ISLAMABAD: The ban on Facebook has been lifted; but for some people, the underlying principle that propelled the ban continues to linger on. For this reason, a group of 30 socialites, journalists, students and bloggers assembled in Kuch Khaas Art Gallery on Monday and offered their strongest disapproval of internet censorship.
Renowned writer, editor and columnist Raza Rumi led the discussion and shared his thoughts on Lahore High Court’s (LHC’s) ban on the social networking website.
“It was a terrible thing which LHC did, banning the internet and restricting our access to information,” Rumi said. He quoted an example from the life of Prophet Muhammad (pbuh), where a woman used to throw garbage on him everyday but he used to ignore it, to make his point. “Prophet Muhammad (pbuh) was a tolerant man [and we should learn from his example],” he said.
The participants also shared their personal experiences during the ban.
Sana Saleem, a participant, said she had written a blog in a newspaper criticising the ban, which turned people, including some of her friends, against her. “The part which scared me the most was that people were getting personal and sending me threats on my mobile phone,” she said. “People I knew were giving me options like ‘either you use facebook or love the Prophet Muhammad (pbuh)’,” she added.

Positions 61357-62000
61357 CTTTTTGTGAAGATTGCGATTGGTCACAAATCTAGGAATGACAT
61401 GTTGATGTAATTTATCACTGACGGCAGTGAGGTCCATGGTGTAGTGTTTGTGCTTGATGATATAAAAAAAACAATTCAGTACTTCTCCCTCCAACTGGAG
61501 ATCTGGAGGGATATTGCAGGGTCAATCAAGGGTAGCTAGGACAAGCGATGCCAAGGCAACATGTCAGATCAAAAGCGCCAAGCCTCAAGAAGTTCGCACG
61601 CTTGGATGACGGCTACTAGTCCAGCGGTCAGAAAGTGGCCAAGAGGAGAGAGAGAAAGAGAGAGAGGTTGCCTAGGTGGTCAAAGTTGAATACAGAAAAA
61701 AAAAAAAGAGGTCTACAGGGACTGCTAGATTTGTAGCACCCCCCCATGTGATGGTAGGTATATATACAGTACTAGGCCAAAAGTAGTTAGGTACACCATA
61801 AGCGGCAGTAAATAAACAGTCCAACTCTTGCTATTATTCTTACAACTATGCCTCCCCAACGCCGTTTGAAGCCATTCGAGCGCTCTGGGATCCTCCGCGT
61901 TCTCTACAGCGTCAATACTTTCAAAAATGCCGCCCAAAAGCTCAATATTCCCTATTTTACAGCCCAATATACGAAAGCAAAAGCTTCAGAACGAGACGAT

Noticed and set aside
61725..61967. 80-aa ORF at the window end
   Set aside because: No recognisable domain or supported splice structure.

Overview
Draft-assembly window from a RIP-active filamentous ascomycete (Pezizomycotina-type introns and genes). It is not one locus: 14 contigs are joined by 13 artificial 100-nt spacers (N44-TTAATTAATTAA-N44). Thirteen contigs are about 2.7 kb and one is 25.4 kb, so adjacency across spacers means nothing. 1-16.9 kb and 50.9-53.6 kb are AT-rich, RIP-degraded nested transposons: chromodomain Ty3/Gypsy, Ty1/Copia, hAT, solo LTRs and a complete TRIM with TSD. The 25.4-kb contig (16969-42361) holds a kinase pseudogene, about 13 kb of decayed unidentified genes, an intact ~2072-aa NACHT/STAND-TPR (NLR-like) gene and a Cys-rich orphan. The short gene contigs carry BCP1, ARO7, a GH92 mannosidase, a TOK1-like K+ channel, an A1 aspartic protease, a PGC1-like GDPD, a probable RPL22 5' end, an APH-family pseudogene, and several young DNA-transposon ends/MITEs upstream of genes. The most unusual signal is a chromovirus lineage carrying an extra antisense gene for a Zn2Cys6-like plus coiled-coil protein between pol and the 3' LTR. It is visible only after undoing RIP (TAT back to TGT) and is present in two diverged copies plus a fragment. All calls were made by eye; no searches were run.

Zeeshan, another participant, described the sense of fear that people who were against the ban felt. “The worrisome part was the way everyone was afraid to talk on the subject,” he said. “My friends went to the Press Club in Karachi to protest and were attacked by people [for speaking against the ban],” he added.
Maha, a socialite, was troubled how people in Pakistan blindly supported the ban. “People were not discussing rights and wrongs [in the ban] but were actually agreeing to the censorship,” she said.
At the end, Khaas Art Gallery’s curator, Zeeshan, said more people needed to step-up and discuss issues that concern them.
Kuch Khaas, a sister organisation of Khaas Art Gallery, is a “not-for-profit social enterprise comprising of a community space for public discourse, the pursuit of knowledge, meaningful entertainment, civic engagement and advocacy in the city of Islamabad”, according to their Facebook page. It serves as a platform for urban socialites to come together and discuss issues that bother them.
Published in the Express Tribune, June 9th, 2010.
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